THE MONTREAL EXPERIENCE
Long, long ago - back at the end of January - there was a two-day drive through the hard winter to see Guru Maharaj Ji in Portland.
Maybe you'd missed the program in Atlantic City, wishing you were there, but feeling it was one of those things that just wasn't meant to be. Then something clicked the week they announced the Portland program and you knew you were supposed to go. You knew HE wanted you there.
Only three weeks later, you might have found yourself on a chartered bus to Denver, feeling a sense of total amazement that it was happening again so soon. You remembered thinking, back about September, that this might be a year without a single major festival - and now look!
A month after that, there was Holi. By then, you were beginning to go through some real changes. How many times can I carry this off, you may have asked yourself. Do I have the courage to keep asking my boss for the time off? Can I keep scraping up the cash to get to program after program after program? Will I simply run out of steam after awhile and stay home while everyone else goes for darshan?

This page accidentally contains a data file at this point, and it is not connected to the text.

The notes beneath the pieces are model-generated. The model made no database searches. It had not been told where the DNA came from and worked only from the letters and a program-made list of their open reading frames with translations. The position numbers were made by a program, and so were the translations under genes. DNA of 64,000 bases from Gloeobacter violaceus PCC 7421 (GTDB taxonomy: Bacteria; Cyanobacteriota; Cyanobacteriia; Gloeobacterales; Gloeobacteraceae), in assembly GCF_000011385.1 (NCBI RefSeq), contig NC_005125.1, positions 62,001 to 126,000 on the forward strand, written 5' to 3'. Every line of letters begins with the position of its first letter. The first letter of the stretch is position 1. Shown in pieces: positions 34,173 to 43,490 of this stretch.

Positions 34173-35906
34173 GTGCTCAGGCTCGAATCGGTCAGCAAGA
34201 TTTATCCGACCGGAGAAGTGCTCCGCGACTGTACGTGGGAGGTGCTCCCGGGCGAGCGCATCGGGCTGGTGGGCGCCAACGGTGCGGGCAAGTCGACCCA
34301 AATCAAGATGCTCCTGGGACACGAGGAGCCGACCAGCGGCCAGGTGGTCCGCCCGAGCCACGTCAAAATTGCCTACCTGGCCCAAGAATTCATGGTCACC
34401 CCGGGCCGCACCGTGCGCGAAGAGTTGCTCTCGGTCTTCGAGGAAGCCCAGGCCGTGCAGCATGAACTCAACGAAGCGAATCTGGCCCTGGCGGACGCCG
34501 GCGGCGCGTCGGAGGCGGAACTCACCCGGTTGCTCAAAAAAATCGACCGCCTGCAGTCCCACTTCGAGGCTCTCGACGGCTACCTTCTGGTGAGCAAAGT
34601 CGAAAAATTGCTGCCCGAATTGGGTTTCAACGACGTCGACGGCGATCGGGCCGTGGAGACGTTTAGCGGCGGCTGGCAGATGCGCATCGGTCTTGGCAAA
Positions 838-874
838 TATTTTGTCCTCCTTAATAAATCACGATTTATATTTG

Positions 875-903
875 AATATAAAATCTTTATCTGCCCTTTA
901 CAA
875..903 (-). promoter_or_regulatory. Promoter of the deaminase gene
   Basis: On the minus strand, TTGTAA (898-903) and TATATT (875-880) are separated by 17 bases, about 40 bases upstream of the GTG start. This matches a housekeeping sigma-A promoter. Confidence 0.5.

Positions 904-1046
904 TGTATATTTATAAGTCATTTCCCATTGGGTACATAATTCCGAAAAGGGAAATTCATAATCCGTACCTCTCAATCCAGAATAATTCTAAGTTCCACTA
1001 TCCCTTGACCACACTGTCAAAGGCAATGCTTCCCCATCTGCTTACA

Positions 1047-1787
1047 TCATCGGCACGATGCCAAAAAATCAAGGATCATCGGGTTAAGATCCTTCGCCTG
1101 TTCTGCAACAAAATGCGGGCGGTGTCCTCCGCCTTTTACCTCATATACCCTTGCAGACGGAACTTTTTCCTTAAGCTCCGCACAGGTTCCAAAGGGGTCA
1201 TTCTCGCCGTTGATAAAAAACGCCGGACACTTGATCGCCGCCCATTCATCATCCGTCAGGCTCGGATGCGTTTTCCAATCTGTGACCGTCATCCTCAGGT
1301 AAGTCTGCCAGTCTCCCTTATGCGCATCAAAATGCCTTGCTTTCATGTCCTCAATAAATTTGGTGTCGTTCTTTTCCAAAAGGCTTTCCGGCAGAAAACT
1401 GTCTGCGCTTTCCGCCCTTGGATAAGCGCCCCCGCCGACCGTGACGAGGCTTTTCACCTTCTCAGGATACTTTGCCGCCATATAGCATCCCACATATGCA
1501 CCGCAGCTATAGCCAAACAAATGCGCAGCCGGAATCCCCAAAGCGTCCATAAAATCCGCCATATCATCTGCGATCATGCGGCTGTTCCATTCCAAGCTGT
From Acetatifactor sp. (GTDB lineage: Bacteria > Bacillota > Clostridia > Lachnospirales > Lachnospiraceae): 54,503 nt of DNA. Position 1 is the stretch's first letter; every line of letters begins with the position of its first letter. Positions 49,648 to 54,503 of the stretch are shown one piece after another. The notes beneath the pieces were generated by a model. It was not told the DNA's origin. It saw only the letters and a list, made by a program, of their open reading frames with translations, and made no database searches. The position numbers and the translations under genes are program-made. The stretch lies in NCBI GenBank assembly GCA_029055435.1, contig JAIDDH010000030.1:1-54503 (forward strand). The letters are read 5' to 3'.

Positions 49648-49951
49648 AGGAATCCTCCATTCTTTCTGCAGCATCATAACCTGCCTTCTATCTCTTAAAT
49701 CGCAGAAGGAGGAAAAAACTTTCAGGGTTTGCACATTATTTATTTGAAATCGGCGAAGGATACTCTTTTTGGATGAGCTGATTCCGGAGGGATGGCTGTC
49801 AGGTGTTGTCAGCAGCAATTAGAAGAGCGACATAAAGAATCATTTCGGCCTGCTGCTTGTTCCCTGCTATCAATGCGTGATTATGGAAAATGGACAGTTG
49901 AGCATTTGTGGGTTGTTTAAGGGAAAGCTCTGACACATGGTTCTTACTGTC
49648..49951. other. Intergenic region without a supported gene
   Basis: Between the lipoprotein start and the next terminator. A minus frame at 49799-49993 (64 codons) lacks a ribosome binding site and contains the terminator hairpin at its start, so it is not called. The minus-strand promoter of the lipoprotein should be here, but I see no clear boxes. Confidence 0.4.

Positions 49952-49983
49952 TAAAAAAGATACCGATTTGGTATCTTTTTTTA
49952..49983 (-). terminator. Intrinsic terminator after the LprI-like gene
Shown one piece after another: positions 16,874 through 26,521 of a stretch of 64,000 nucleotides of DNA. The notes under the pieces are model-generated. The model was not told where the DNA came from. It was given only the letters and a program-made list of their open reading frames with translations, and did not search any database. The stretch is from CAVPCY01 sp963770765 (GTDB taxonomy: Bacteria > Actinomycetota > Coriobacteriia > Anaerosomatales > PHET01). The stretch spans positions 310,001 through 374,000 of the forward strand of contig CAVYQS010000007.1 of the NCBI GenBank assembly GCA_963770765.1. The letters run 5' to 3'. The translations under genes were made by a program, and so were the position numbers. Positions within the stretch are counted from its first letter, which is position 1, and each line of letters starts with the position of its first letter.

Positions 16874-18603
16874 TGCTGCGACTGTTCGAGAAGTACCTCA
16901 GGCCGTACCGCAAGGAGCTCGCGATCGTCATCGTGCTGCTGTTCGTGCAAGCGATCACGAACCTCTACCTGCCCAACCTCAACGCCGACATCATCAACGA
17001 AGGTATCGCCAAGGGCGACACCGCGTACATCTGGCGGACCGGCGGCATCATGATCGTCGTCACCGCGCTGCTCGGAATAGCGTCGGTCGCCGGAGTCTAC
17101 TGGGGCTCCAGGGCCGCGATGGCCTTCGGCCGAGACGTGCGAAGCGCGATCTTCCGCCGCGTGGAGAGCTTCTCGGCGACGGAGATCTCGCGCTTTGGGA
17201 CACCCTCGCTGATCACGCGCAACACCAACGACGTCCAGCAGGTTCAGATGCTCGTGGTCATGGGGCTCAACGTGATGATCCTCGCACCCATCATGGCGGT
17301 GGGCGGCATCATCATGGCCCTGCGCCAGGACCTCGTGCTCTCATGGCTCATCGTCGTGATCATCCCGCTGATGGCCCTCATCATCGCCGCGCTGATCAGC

Oh yes. Darshan. What am I talking about? How can there be any question about whether I'll go or not? Have I forgotten who it is I go there to see?
Forgetting and remembering. Forgetting and remembering.
Suddenly you find yourself in the Montreal Forum, arms locked together with the brother at your left and the sister at your right. Along with 10,000 others, you are singing "Rock Me, Maharaj Ji" at the top of your lungs, and a tear lurks just inside the corner of your left eye.
You look around, then turn to the sister and blurt something out about how the whole planet is being transformed in front of your eyes. And she reminds you that one person is doing it - the young man who shines so brightly at the center of the stage, framed in a garland of thousands of happy faces.